I said in a previous post that James Herbert was a master of the horror genre. While I stand by my opinion of Stephen King, I think he is much, much more than a horror writer. I have had to revise my opinion of James Herbert. I have not read Herbert for a long time. Now I know why. I have just finished the dreadful Secret of Crickley Hall. Now that was bad. Rubbish,threadbare plot, unlikeable family. Full of cliche, formula and really repetitive language. I am not entirely sure if this is a new novel or an old one that I somehow missed when I did read quite a lot of Herberts books. I suppose my tastes may well have matured since then, or perhaps it is as has been said in earlier posts that Herbert has somewhat 'lost the plot'. I certainly will not be reading anymore of his books.

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  • 2 weeks later...

I have just finished reading The Secret at Crickley Hall and I am afriad I would have to disagree.

I found a deeply interesting book, simply because the types of things that those children suffered could have been true events during the War. It made it more disturbing for me due to the fact that there really could be a house down in the South that actually harbours these secrets.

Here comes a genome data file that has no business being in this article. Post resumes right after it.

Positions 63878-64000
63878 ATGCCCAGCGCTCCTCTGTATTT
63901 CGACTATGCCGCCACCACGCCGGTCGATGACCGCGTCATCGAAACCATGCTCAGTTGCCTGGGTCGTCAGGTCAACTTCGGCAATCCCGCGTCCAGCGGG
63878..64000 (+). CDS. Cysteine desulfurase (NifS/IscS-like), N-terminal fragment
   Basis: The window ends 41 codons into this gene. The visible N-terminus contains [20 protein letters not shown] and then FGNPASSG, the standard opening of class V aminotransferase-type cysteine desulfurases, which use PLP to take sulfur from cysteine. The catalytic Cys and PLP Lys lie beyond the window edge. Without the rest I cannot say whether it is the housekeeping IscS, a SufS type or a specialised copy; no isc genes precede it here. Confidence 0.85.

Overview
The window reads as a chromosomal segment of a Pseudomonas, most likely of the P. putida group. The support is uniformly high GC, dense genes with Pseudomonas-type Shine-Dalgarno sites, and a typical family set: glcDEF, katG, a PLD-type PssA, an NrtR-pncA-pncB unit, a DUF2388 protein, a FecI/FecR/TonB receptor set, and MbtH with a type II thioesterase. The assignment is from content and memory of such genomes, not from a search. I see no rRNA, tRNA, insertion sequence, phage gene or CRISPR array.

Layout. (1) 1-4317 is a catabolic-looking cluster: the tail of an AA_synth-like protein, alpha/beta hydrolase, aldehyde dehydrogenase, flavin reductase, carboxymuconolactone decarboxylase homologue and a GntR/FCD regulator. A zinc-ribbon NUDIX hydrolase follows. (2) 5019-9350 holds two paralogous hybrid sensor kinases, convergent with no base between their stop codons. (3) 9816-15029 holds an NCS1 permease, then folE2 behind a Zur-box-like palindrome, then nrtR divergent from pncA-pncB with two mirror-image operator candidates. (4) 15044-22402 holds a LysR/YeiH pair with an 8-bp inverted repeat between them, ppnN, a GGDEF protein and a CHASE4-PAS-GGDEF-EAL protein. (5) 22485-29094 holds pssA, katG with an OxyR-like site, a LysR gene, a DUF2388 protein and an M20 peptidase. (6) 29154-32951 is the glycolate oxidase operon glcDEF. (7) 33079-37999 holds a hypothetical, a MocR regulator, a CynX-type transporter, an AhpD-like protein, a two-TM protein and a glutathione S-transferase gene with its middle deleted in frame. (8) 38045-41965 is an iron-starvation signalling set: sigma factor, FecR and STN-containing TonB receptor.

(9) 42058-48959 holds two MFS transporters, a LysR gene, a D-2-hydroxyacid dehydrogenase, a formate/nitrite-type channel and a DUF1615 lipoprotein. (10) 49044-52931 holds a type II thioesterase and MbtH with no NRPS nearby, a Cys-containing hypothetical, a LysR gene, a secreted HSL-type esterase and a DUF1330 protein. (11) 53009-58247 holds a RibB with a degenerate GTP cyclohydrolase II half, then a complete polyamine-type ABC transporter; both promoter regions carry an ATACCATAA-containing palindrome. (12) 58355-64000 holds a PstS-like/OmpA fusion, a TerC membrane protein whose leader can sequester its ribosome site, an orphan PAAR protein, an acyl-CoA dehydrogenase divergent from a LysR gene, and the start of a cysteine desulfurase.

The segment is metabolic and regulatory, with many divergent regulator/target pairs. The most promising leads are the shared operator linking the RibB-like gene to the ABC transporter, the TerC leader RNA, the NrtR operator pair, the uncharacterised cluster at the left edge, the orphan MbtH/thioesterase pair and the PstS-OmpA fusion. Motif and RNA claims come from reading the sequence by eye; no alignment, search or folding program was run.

I thought that James Herbert did a very good book and would be one I would not regret reading again.

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I think I've mentioned in a previous post that I thought Stephen King has forgotten how to end a story, but I've not mentioned my opinion on James Herbert.

 

His early novels are brilliant e.g. his 'Rats' trilogy is fantastic. However, reading his later novels it is so obvious he wants them made into films - mentioning crows cawing and thunder and lightning in stereotypically tense and frightening moments. This detracts from clever ideas and takes his novels off the A-list and sends them careering down into the N- or O-lists; shame but that's the truth.